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A: There are those who suspect Wildflower Center volunteers are the culpable and capable culprits. Yet, others think staff members play some, albeit small, role. You can torture us with your plant questions, but we will never reveal the Green Guru's secret identity.

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Ask Mr. Smarty Plants is a free service provided by the staff and volunteers at the Lady Bird Johnson Wildflower Center.

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Please forgive us, but Mr. Smarty Plants has been overwhelmed by a flood of mail and must take a break for awhile to catch up. We hope to be accepting new questions again soon. Thank you!

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Tuesday - September 15, 2009

From: DeSoto, TX
Region: Southwest
Topic: Grasses or Grass-like
Title: Identifying native grasses in DeSoto TX
Answered by: Barbara Medford

QUESTION:

I want to plant my 1.5 acre yard in a native grass; there are already some grasses growing there. How do I identify this grass? Thanks

ANSWER:

We will give you two avenues for identifying the grasses you already have; some of which may be non-native and not what you want, but many will be native and work in well with your plans. Since you are in North Central Texas, Dallas County, go first to our Recommended Species, click on North Central Texas on the map, under "General Appearance" select "Grass/Grasslike." This will give you 13 grasses to look at, which you can do by clicking on the link on the list, which will take you to the page with information on that grass. Click on the thumbnail picture on the list, and you will go to a page of pictures of that grass. Click on any picture on that page and you will get an enlarged pictures. If you want to look at more grasses native to Texas, you can go to our Native Plant Database and follow pretty much the same procedure. The problem there is that this will give you 364 possibilities, many of them not growing naturally in North Central Texas at all.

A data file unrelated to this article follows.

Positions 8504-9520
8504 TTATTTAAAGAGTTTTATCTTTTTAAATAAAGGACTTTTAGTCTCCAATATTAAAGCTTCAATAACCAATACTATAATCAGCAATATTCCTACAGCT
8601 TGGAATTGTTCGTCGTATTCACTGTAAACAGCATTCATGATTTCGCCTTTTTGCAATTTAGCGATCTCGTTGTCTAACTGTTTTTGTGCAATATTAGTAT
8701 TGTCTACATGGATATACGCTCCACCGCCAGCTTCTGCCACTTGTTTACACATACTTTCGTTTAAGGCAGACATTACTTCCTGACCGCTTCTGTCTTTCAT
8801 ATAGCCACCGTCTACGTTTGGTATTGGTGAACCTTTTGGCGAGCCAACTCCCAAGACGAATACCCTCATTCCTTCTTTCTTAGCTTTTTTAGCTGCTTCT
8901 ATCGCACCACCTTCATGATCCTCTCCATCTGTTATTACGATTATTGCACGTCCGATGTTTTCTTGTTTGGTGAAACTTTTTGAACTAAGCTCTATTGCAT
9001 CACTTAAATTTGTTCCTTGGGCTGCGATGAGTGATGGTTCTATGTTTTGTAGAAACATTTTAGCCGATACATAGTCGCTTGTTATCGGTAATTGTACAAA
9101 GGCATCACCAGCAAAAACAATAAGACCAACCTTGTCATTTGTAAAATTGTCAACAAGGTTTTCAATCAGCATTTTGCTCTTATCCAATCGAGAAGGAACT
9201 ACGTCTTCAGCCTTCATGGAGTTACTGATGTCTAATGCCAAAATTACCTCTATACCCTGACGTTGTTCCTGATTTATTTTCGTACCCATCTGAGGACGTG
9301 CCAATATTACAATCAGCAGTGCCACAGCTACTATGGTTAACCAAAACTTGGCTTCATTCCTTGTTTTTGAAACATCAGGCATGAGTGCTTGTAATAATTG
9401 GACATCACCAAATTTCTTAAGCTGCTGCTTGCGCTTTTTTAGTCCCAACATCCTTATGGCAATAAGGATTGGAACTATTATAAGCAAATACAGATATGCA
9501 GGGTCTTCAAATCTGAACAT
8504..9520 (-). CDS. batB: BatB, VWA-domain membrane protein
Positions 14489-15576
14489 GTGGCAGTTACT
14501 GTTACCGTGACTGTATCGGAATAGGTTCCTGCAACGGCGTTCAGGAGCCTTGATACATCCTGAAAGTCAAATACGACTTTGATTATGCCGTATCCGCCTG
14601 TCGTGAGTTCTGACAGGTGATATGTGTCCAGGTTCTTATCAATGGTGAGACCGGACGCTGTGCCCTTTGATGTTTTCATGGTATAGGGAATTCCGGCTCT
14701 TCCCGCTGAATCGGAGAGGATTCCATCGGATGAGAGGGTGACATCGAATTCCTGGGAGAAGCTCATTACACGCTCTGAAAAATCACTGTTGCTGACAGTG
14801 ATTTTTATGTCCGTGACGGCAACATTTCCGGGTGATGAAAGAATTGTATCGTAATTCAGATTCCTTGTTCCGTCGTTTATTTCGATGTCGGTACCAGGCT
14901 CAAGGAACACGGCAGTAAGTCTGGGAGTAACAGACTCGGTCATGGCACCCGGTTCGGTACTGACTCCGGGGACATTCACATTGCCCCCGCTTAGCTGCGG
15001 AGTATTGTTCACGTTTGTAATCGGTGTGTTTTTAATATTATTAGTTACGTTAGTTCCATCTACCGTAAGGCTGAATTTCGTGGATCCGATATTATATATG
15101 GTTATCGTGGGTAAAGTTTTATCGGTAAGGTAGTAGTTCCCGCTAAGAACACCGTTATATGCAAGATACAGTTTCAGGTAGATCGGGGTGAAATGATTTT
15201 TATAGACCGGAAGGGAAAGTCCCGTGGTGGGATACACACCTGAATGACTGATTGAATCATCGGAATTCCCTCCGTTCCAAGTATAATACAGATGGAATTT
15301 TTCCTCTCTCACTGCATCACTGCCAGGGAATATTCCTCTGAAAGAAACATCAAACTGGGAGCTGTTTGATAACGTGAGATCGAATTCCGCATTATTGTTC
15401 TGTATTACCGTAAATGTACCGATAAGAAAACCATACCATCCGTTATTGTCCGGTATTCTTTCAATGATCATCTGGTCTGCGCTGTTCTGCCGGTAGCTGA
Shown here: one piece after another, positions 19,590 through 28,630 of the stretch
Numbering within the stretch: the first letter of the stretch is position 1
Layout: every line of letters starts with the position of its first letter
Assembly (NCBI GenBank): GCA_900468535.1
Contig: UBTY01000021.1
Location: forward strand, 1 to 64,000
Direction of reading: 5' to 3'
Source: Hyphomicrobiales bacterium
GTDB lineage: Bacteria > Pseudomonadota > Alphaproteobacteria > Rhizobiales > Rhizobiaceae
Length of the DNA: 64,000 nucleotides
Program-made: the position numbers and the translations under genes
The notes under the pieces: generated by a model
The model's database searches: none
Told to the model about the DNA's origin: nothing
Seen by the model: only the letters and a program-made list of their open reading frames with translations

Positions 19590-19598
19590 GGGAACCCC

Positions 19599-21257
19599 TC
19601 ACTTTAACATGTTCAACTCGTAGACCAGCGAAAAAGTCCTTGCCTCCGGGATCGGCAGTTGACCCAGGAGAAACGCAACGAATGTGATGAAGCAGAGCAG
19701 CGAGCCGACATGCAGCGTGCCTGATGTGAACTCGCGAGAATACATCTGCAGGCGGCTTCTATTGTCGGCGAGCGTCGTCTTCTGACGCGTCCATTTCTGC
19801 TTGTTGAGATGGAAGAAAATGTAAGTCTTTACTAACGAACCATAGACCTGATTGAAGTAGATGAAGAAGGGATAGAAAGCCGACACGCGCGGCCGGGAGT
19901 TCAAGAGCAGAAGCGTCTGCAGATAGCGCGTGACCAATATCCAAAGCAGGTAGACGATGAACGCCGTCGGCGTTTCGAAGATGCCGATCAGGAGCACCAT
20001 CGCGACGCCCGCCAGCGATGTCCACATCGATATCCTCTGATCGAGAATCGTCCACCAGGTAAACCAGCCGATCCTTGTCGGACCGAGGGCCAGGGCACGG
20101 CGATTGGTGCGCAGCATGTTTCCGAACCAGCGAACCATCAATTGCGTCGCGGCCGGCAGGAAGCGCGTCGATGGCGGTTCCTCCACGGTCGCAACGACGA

If you are really interested in grass identification, check the Bibliography below for books you might purchase or find in the library, all on the subject of identification of grasses. Click on any title for more information and commercial availability of the book.

Finally, you can contact the Texas A&M AgriLIFE Extension Office for Urban Programs Dallas County, and inquire about information on local area grasses. If they give you a list, you can return to our database, searching on common or scientific names, to get more information. Remember, though, our database contains only plants native to North America, and many of the grasses you encounter may be non-native and even invasive, so you won't want to retain them in your garden. 

 

 

 

 

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Bibliography

Common Texas Grasses: An Illustrated Guide (1978) Gould, F. W.

Grasses of Southwestern United States (1993) Gould, F.W.

Grasses of Texas (1975) Gould, F. W.

Grasses of the Texas Hill Country (2006) Loflin, B & Loflin, S.

Grasslands (1985) Brown, L.

Search More Titles in Bibliography

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